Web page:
These Mortal Covers – Black Needle Noise (reviewed by Dave Franklin)

Well, it is the season for the cover song, a time when everyone from the established mainstream music-maker to the reality show, also-ran celebrity…and I use the word celebrity quite wrongly… is crooning out a Christmas tune in an effort to pay for a new wing on their Cheshire manor or perhaps pay off their cocaine habit. But when you come across an album of covers by Black Needle Noise, you know that this is going to be something radically different from the usual sonic fare.

Thankfully, despite the timing, this isn’t a Christmas collection, it is a series of collaborations with artists from all over the musical spectrum a reimagining of well-known songs, giving them not only a new lease of life but lives that their originators probably could only have envisaged in a fevered cheese-dream. As such it ranges from industrial disco versions of R.E.M.’s Losing My Religion to The Black Crowes’ She Talks To Angels ironically sounding like it is a serenade emanating from the seventh circle of hell.

If you get that the title is a reference to Black Needle Noise captain John Fryer being an integral part of This Mortal Coil longer ago than many of us care to remember…tempus does indeed fugit, then you will know what to expect. And rather than just a calculated move to put out something familiar to the music buying public, not that there is too much that is familiar after he has had his wicked way with these tune, this album represents songs and projects, film music and intriguing ideas which have gathered around him since 2011. When Cleopatra Records suggested collecting them all in one place it seemed the logical next step.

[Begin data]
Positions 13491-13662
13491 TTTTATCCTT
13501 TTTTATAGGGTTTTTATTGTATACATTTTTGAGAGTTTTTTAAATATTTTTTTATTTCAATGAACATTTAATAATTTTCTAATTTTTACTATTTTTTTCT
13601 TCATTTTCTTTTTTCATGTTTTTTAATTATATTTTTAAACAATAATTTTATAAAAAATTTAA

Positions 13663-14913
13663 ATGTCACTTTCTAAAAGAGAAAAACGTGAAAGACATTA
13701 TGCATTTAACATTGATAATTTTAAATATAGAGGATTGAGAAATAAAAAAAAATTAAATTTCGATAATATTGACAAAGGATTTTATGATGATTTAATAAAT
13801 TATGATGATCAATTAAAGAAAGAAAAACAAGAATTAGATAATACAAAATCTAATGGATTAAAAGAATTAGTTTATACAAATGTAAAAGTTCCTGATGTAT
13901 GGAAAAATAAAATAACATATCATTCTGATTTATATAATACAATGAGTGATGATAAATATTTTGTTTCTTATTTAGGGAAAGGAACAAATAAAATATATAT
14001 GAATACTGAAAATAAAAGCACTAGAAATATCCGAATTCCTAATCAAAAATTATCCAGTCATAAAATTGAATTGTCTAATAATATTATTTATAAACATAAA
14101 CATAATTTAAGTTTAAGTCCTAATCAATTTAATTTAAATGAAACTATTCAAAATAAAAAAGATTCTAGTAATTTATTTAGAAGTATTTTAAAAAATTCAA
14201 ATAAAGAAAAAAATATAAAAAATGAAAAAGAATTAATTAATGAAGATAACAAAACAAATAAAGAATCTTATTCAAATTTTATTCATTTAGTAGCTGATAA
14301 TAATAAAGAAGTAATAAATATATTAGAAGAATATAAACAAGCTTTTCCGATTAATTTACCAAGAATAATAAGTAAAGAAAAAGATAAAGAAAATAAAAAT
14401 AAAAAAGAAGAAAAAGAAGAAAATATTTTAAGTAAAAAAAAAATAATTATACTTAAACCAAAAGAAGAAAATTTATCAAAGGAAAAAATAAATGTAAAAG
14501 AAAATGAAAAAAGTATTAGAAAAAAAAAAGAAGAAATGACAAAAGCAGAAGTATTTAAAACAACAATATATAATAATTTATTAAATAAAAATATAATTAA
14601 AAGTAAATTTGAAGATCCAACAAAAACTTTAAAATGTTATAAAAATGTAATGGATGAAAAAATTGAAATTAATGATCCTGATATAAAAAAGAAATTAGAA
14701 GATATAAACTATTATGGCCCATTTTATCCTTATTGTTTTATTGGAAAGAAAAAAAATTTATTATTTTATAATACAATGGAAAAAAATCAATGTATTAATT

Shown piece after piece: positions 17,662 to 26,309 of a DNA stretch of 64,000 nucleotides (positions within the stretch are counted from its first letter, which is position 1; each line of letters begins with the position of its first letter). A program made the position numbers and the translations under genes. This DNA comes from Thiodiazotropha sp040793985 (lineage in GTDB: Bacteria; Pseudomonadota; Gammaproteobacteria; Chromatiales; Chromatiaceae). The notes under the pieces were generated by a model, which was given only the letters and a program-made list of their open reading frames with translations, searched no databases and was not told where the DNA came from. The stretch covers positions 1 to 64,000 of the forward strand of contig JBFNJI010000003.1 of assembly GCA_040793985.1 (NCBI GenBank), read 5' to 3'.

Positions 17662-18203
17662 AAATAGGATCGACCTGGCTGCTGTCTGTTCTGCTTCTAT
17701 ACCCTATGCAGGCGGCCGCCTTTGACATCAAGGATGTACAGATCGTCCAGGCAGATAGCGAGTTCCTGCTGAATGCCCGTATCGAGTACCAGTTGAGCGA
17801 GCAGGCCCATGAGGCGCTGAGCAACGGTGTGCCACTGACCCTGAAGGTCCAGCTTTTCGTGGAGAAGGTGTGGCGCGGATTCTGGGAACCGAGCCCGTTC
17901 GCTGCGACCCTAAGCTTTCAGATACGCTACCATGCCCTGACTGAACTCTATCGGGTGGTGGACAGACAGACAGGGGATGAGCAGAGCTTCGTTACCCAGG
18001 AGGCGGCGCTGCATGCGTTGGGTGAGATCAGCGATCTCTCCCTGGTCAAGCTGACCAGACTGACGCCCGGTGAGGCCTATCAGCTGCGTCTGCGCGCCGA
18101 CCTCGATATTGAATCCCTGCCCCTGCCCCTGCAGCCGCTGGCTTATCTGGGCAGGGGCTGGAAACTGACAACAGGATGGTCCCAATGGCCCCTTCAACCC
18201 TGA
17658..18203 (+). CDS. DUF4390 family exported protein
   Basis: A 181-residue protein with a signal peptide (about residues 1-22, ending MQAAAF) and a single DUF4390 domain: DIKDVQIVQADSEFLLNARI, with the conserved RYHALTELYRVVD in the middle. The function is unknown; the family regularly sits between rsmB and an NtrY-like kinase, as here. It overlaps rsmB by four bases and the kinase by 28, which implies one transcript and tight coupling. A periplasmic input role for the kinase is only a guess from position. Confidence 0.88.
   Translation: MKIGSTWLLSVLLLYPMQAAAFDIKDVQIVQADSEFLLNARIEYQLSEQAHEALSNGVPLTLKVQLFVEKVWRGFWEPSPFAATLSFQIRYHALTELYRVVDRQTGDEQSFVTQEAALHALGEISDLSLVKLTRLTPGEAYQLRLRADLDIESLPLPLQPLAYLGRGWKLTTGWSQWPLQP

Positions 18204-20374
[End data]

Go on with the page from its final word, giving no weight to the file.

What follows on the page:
A few of the songs stay close to their original sonic realm, Walking In My Shoes is not a million miles away from Depeche Mode’s original vision, others, however, do not, Wonderful World’s tormented vocals and cavernous sounds light years beyond the sweet blues-balladry of the Satchmo classic. But that is the art of such things. Either you stay faithful and merely act as a tribute to someone else’s work or you really blow the form wide open and in doing so offering something both wonderfully familiar and totally alien in one sonic soupçon.

Christmas is the perfect time for reconnecting with iconic songs, childhood favourites and sentimental singalongs but when you want to rise above such trivial pursuits there is always John Fryer and Black Needle Noise.

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